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Therapeutic effects on cartilage metabolism in arthritis as measured by release of proteoglycan structures into the synovial fluid.
  1. T Saxne,
  2. D Heinegård,
  3. F A Wollheim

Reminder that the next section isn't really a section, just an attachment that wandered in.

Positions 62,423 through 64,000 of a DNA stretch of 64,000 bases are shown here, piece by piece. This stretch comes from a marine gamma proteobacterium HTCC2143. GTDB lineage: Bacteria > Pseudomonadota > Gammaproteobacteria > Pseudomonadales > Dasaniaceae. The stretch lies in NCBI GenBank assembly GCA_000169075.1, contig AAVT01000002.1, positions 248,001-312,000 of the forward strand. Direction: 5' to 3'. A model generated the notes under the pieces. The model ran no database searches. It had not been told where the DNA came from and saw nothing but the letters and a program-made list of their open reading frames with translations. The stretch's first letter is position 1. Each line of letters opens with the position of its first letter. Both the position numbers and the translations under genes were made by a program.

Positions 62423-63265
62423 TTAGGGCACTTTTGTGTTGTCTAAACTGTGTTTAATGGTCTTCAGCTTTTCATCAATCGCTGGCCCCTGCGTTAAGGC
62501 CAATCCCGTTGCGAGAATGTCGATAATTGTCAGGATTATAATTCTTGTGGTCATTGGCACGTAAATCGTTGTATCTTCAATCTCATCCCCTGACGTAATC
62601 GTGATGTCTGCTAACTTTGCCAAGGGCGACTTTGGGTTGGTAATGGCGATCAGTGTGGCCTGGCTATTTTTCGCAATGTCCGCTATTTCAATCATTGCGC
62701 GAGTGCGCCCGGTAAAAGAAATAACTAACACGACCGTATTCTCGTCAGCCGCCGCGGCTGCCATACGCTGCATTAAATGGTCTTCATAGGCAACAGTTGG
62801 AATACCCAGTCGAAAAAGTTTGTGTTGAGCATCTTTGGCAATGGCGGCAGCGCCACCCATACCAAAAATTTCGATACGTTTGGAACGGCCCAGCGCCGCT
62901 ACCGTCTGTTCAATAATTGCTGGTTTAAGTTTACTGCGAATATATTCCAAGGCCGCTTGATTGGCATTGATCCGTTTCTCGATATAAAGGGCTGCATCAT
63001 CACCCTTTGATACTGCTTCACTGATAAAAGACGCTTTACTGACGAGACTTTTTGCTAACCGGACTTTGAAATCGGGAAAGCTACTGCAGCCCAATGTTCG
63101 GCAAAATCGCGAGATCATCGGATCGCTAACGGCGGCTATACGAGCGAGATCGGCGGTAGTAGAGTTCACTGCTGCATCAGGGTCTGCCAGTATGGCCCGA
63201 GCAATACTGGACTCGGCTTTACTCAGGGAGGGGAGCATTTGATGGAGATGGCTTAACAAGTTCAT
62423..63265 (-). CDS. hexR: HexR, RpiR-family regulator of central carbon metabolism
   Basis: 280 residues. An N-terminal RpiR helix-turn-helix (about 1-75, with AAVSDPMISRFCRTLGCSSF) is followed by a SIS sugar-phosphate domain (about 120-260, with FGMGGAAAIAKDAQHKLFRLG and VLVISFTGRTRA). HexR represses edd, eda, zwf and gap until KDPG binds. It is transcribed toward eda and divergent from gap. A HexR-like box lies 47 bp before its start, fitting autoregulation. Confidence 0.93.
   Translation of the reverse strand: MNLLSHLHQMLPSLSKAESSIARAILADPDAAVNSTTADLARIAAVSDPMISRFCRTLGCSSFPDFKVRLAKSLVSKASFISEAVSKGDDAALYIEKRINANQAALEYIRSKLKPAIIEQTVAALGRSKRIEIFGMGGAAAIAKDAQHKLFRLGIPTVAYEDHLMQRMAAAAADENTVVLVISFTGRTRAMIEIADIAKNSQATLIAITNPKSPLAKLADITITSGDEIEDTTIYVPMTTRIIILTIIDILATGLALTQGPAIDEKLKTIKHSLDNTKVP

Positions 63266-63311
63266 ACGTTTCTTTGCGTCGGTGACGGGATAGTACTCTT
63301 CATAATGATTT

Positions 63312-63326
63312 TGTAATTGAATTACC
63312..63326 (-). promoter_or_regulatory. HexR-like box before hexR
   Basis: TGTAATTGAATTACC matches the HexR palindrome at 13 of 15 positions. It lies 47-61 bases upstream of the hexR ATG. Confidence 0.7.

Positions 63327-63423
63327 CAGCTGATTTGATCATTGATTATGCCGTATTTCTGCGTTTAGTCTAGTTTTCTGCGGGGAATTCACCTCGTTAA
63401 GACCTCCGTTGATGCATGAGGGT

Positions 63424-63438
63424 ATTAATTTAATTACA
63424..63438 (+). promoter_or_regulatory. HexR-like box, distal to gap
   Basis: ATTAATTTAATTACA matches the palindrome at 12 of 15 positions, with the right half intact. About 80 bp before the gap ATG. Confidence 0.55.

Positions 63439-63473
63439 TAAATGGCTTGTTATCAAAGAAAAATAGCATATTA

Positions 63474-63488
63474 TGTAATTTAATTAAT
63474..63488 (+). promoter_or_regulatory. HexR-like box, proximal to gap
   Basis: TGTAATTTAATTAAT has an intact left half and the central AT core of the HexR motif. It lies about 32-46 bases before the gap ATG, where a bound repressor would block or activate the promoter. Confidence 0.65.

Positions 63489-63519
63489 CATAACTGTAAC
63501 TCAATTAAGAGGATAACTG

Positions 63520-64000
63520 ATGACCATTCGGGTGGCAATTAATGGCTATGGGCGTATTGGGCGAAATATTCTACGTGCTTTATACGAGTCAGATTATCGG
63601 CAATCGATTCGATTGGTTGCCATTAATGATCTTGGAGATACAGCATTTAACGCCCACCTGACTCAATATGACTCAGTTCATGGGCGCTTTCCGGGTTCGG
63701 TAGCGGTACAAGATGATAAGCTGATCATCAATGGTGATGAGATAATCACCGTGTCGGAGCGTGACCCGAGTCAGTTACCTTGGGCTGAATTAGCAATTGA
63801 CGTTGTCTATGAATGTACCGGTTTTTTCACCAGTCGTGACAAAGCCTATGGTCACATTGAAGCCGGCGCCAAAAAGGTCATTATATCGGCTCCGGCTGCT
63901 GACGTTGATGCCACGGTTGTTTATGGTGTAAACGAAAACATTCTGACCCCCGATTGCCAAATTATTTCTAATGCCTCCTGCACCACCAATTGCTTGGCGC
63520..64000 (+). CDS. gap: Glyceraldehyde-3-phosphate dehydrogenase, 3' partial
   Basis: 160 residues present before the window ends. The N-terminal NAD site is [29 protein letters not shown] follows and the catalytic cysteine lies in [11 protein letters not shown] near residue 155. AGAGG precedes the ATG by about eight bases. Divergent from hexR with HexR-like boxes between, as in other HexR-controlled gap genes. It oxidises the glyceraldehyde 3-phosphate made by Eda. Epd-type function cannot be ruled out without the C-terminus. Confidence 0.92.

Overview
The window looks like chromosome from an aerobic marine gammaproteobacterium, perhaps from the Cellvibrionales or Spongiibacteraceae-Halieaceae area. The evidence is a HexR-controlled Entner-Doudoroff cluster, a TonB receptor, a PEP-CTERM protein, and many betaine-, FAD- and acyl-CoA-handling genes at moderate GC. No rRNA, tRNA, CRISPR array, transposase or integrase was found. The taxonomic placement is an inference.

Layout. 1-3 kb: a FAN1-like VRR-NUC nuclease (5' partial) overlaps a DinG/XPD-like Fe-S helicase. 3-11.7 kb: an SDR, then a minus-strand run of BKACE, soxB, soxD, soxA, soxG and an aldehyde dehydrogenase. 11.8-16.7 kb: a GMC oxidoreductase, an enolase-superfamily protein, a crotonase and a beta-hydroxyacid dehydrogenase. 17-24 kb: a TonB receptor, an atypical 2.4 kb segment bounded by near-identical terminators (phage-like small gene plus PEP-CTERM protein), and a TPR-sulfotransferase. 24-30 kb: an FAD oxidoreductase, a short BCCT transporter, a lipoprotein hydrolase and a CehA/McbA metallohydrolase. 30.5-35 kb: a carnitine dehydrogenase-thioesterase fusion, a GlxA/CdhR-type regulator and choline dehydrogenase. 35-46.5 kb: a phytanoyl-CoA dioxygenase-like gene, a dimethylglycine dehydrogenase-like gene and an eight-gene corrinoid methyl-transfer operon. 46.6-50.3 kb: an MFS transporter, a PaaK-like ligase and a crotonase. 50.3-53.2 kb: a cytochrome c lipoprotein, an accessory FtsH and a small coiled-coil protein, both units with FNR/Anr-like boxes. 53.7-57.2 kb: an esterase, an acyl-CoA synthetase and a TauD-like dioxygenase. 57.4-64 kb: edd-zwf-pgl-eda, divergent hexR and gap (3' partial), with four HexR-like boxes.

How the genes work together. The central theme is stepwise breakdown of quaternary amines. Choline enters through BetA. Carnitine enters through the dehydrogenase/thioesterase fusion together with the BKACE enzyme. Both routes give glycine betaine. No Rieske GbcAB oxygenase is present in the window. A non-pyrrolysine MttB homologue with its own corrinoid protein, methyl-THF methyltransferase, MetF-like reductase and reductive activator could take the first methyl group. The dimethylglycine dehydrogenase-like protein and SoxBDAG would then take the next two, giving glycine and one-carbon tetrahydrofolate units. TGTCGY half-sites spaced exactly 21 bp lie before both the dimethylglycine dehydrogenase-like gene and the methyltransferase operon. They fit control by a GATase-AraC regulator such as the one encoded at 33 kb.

Proteoglycans are molecules that are degraded and released from the articular cartilage into the synovial fluid early in an arthritic process. Such released proteoglycans were quantified by an enzyme linked immunosorbent assay (ELISA). The proteoglycan content in synovial fluid from patients with various knee joint arthritides was constant in two samples withdrawn five days apart. To determine if therapeutic measures were paralleled by effects directly on the articular cartilage the patients were treated with local injections of glucocorticoids. In all patients the glucocorticoids induced a reduction of the proteoglycan content in the synovial fluid, reflecting their effects on the cartilage. In two patients with spontaneous remission of their arthritis a reduction in the proteoglycan content in the synovial fluid was also noted. The quantification of proteoglycans in synovial fluid appears to have potential as a useful tool for monitoring the effects of therapy on cartilage metabolism.

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